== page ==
Adrienne Rich | Women My three sisters are sitting on rocks of black obsidian. For the first time, in this light, I can see who they are. My first sister is sewing her costume for the procession. She is going as the Transparent lady and all her nerves will be visible. My second sister is also sewing, at the seam over her heart which has never healed entirely,
“Your heart,” he says, planting a needle on a point between her brows, “beats too fast. Too strong. Works too hard.” More needles. Side of her neck, her throat, her shins, her feet, on her back. Immobilized by the needles, she wants to tell him This heart has always chosen its own pace, won’t slow for anyone’s sake, not even its own. Makes its own rules as hearts have done these ages now, maybe till all time.Quite beyond reason,
How did it come to pass that we should love with our hearts instead of the liver? The pre-Spanish Filipino, like many of his contemporaries in Southeast Asia, believed that the liver (atay) is the seat of love. More: it is the bodily center of a person’s being, the source of power, courage, and strength. It is named in Philippine languages—atay, atey, hatay, ati—and has spawned numerous derivations that signify what is treasured, affective and elemental.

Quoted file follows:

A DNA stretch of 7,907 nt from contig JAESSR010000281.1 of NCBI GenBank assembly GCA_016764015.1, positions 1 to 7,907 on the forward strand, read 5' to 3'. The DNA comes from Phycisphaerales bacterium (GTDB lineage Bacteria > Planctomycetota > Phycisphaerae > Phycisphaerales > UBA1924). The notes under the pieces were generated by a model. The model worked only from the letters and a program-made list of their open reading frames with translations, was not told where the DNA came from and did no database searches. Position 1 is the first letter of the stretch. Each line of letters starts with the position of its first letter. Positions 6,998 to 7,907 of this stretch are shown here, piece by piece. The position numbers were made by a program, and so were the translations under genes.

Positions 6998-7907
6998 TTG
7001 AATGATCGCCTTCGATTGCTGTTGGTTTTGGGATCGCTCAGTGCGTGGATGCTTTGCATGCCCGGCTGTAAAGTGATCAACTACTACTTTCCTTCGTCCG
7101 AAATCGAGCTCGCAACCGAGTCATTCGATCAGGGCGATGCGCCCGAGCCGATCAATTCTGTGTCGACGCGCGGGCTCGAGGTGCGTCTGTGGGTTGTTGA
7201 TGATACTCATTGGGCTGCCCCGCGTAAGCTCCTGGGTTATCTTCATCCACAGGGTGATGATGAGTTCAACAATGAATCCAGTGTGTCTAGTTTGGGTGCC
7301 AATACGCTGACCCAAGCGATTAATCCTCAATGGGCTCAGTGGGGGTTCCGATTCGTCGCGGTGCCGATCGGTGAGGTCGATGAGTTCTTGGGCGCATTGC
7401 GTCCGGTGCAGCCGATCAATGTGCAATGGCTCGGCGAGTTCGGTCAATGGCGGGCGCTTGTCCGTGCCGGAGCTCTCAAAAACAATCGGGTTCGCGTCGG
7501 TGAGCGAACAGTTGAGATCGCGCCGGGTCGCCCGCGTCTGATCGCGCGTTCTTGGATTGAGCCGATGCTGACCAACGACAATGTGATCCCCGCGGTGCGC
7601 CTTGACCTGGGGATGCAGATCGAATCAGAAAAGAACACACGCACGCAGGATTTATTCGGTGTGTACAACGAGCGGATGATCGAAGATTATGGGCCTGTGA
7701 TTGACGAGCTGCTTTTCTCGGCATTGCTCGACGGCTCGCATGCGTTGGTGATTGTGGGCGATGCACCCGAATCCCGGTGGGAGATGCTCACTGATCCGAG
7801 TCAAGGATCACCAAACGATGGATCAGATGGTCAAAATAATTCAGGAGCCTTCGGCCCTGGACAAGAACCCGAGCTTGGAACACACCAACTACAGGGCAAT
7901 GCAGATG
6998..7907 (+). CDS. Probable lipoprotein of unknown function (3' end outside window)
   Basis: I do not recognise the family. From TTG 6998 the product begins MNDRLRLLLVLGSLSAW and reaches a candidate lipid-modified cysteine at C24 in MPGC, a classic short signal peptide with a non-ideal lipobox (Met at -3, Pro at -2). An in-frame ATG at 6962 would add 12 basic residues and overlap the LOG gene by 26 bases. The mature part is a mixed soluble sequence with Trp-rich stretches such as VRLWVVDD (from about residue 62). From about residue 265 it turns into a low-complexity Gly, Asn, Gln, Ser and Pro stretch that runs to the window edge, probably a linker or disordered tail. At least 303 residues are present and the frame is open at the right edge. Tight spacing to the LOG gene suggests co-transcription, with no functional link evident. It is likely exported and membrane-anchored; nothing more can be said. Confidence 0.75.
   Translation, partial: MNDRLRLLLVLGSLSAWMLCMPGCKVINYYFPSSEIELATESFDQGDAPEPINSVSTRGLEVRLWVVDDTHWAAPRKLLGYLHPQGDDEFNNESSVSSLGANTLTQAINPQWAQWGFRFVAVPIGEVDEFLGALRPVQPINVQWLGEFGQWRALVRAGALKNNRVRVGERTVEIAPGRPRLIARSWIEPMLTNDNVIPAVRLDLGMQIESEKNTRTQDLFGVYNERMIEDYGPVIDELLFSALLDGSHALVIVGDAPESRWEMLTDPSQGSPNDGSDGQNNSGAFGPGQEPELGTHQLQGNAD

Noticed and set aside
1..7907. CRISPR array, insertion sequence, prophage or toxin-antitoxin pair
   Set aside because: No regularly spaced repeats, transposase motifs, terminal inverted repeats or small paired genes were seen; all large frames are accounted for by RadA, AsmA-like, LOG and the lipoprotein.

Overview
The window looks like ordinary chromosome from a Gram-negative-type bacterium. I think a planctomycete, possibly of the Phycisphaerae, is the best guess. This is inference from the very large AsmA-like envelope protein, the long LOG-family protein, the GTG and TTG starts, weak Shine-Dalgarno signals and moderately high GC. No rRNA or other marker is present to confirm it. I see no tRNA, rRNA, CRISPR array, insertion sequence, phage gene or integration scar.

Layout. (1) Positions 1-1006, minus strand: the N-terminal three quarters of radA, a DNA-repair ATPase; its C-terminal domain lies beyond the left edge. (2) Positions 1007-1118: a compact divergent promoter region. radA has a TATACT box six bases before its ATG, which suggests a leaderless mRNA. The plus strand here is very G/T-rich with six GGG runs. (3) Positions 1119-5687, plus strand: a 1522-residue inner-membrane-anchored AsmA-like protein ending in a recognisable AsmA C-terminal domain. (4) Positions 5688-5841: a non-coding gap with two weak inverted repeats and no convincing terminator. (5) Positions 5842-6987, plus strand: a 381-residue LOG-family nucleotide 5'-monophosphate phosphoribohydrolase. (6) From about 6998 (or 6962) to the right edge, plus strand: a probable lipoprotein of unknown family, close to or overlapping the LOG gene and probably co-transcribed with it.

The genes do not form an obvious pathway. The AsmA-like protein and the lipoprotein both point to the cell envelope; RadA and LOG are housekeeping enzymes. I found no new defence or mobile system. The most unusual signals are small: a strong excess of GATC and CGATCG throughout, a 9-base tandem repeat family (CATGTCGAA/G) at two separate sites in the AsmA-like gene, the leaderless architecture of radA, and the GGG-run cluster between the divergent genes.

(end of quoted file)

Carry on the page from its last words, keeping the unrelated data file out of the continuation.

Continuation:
The boy at at the far end of the train car kept looking behind him as if he were afraid or expecting someone and then she appeared in the glass door of the forward car and he rose and opened the door and let her in